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Hydrogen cyanide determination in food and feed

BUCHI Cyanide caps for safe working conditions and high recoveries
Almonds are a possible source of hydrogen cyanide.

Cyanogenic glycosides occur in many food and feed products like almonds, bamboo shoots, cassava, lima beans, sorghum and stone fruits and are formed of cyanohydrins which have been stabilized by glycosylation. In the glycosylated form, the cyanogenic glycosides are supposed to be nontoxic, but when digested, the intestinal flora enzymes decompose the cyanogenic glycosides into hydrogen cyanide (HCN) which is highly toxic to humans.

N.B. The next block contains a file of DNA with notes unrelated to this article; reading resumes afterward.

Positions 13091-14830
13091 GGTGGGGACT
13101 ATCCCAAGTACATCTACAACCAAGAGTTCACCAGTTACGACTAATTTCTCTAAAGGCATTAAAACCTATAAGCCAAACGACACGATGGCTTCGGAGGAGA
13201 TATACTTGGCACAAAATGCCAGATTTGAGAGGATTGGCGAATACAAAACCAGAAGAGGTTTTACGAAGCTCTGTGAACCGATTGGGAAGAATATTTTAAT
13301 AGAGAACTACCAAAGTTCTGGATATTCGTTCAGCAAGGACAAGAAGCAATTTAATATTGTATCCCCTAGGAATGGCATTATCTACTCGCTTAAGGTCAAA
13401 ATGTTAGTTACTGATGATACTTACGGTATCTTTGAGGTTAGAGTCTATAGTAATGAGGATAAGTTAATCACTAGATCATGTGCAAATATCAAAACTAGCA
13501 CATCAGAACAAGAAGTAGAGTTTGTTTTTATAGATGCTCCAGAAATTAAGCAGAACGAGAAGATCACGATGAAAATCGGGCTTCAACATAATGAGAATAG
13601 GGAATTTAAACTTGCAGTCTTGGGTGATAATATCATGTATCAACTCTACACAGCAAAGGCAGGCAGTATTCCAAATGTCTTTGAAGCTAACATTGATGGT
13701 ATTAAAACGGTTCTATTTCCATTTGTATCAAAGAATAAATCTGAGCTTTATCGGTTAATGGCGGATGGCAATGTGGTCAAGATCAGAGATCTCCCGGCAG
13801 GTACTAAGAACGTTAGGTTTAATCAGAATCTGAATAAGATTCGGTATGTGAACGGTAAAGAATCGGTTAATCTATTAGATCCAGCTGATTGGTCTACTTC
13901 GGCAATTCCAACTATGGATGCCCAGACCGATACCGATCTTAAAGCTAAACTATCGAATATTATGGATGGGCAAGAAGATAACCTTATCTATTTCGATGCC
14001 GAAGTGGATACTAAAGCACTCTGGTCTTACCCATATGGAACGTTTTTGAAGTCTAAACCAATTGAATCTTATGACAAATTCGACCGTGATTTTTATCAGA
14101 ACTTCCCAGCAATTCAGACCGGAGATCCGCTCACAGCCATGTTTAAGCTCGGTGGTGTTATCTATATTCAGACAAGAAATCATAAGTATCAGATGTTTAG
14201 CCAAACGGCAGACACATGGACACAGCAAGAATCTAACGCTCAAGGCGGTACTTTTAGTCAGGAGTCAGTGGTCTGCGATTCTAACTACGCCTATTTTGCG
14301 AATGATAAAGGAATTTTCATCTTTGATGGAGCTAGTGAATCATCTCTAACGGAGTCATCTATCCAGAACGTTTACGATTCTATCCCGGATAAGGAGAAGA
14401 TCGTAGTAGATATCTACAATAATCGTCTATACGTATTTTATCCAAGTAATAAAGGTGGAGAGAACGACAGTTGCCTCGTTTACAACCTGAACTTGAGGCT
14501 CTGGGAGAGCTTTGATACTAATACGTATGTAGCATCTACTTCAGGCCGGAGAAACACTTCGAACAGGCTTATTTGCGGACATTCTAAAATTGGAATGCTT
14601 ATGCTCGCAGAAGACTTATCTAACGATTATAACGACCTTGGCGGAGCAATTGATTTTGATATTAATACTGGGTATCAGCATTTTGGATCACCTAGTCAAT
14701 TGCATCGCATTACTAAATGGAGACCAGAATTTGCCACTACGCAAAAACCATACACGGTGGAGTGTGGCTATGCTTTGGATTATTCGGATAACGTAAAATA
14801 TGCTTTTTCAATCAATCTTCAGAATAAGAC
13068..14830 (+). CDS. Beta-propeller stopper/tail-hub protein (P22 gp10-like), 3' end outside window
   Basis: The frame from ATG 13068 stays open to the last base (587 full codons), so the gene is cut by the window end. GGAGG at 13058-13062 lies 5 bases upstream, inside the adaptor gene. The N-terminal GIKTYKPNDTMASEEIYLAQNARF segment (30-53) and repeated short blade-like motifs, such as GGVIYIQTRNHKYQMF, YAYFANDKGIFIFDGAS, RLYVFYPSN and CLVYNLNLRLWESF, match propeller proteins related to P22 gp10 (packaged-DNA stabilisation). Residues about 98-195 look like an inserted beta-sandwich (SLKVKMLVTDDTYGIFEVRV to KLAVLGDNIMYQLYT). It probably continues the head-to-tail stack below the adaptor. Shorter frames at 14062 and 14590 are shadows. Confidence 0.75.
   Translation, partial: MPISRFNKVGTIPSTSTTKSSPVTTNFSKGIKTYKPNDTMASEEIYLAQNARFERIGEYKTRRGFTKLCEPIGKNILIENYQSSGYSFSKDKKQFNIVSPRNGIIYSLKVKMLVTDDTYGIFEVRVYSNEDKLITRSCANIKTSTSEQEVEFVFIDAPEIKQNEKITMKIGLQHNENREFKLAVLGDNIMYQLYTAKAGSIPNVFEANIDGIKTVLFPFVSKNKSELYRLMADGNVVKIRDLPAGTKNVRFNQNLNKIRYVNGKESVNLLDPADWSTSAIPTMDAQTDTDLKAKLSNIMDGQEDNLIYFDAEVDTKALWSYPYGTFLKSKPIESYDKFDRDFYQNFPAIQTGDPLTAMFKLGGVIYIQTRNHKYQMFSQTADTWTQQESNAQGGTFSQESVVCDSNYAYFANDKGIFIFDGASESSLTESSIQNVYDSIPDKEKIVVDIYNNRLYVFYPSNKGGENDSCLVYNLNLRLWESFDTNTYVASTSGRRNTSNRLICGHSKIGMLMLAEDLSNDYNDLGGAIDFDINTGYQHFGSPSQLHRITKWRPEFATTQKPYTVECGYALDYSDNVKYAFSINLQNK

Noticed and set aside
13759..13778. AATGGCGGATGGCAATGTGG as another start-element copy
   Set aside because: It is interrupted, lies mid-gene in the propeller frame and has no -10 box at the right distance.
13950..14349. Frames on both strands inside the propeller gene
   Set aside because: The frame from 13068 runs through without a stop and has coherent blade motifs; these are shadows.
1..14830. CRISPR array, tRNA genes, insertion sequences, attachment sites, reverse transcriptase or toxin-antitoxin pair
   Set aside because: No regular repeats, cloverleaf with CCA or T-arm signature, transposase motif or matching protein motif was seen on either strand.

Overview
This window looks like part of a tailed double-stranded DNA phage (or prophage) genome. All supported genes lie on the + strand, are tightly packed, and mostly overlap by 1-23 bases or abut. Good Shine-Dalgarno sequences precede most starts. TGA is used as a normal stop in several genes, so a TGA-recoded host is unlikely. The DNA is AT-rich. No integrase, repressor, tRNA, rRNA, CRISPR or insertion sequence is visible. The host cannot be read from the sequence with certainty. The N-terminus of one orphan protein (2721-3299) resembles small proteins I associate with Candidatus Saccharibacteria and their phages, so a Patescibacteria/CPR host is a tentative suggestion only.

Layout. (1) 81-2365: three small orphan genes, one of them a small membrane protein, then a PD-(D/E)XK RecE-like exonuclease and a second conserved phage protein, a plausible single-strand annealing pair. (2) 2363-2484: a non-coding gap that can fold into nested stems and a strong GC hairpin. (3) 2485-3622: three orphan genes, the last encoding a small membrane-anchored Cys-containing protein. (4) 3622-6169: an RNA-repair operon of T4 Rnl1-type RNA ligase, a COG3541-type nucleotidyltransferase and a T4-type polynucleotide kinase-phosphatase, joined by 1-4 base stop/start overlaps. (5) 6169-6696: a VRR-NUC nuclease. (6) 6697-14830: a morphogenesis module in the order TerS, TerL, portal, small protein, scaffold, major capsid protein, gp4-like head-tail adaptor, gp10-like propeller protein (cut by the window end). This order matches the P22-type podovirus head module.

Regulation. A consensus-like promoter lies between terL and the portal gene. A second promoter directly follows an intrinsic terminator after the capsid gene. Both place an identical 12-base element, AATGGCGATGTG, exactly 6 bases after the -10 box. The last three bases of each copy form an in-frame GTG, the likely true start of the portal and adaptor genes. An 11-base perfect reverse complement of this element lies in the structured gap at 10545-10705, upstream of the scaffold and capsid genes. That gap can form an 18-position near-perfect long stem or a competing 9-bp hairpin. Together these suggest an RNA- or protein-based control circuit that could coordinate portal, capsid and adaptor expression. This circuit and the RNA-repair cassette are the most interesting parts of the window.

Here, we describe a method for the quantitative determination of hydrogen cyanide after enzymatic hydrolysis of the cyanogenic glycosides in almonds, bakery products, kernels, persipan (apricot kernel paste) and marzipan (almond paste) raw mixtures using amygdalin as a model compound. The method is in accordance with the international Standard ISO 2164-1975 and the AOAC Method 915.03.

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